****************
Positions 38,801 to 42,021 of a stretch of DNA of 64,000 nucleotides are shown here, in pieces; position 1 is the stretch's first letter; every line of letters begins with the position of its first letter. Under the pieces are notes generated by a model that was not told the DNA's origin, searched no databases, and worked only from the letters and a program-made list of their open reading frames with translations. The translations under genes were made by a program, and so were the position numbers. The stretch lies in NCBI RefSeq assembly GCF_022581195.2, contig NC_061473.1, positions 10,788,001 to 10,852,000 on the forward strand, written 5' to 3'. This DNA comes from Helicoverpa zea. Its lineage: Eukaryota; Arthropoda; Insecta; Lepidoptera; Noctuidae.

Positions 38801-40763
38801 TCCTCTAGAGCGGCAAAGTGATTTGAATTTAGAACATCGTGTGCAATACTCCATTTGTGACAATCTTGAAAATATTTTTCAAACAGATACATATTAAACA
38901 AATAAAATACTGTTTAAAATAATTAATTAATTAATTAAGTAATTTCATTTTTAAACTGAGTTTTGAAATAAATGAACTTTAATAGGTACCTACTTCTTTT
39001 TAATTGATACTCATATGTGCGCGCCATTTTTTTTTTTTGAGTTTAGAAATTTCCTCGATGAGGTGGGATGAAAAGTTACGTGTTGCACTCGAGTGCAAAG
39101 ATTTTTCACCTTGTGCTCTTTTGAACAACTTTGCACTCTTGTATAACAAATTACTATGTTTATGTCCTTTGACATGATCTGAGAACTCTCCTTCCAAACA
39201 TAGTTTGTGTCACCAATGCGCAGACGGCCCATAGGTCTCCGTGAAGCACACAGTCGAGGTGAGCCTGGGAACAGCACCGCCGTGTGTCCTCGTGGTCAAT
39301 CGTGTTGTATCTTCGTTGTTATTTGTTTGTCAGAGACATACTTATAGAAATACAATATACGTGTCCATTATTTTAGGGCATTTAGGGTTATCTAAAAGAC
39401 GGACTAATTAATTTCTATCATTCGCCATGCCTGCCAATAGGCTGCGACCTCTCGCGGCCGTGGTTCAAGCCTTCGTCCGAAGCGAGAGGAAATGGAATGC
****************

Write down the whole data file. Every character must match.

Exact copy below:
Positions 38,801 to 42,021 of a stretch of DNA of 64,000 nucleotides are shown here, in pieces; position 1 is the stretch's first letter; every line of letters begins with the position of its first letter. Under the pieces are notes generated by a model that was not told the DNA's origin, searched no databases, and worked only from the letters and a program-made list of their open reading frames with translations. The translations under genes were made by a program, and so were the position numbers. The stretch lies in NCBI RefSeq assembly GCF_022581195.2, contig NC_061473.1, positions 10,788,001 to 10,852,000 on the forward strand, written 5' to 3'. This DNA comes from Helicoverpa zea. Its lineage: Eukaryota; Arthropoda; Insecta; Lepidoptera; Noctuidae.

Positions 38801-40763
38801 TCCTCTAGAGCGGCAAAGTGATTTGAATTTAGAACATCGTGTGCAATACTCCATTTGTGACAATCTTGAAAATATTTTTCAAACAGATACATATTAAACA
38901 AATAAAATACTGTTTAAAATAATTAATTAATTAATTAAGTAATTTCATTTTTAAACTGAGTTTTGAAATAAATGAACTTTAATAGGTACCTACTTCTTTT
39001 TAATTGATACTCATATGTGCGCGCCATTTTTTTTTTTTGAGTTTAGAAATTTCCTCGATGAGGTGGGATGAAAAGTTACGTGTTGCACTCGAGTGCAAAG
39101 ATTTTTCACCTTGTGCTCTTTTGAACAACTTTGCACTCTTGTATAACAAATTACTATGTTTATGTCCTTTGACATGATCTGAGAACTCTCCTTCCAAACA
39201 TAGTTTGTGTCACCAATGCGCAGACGGCCCATAGGTCTCCGTGAAGCACACAGTCGAGGTGAGCCTGGGAACAGCACCGCCGTGTGTCCTCGTGGTCAAT
39301 CGTGTTGTATCTTCGTTGTTATTTGTTTGTCAGAGACATACTTATAGAAATACAATATACGTGTCCATTATTTTAGGGCATTTAGGGTTATCTAAAAGAC
39401 GGACTAATTAATTTCTATCATTCGCCATGCCTGCCAATAGGCTGCGACCTCTCGCGGCCGTGGTTCAAGCCTTCGTCCGAAGCGAGAGGAAATGGAATGC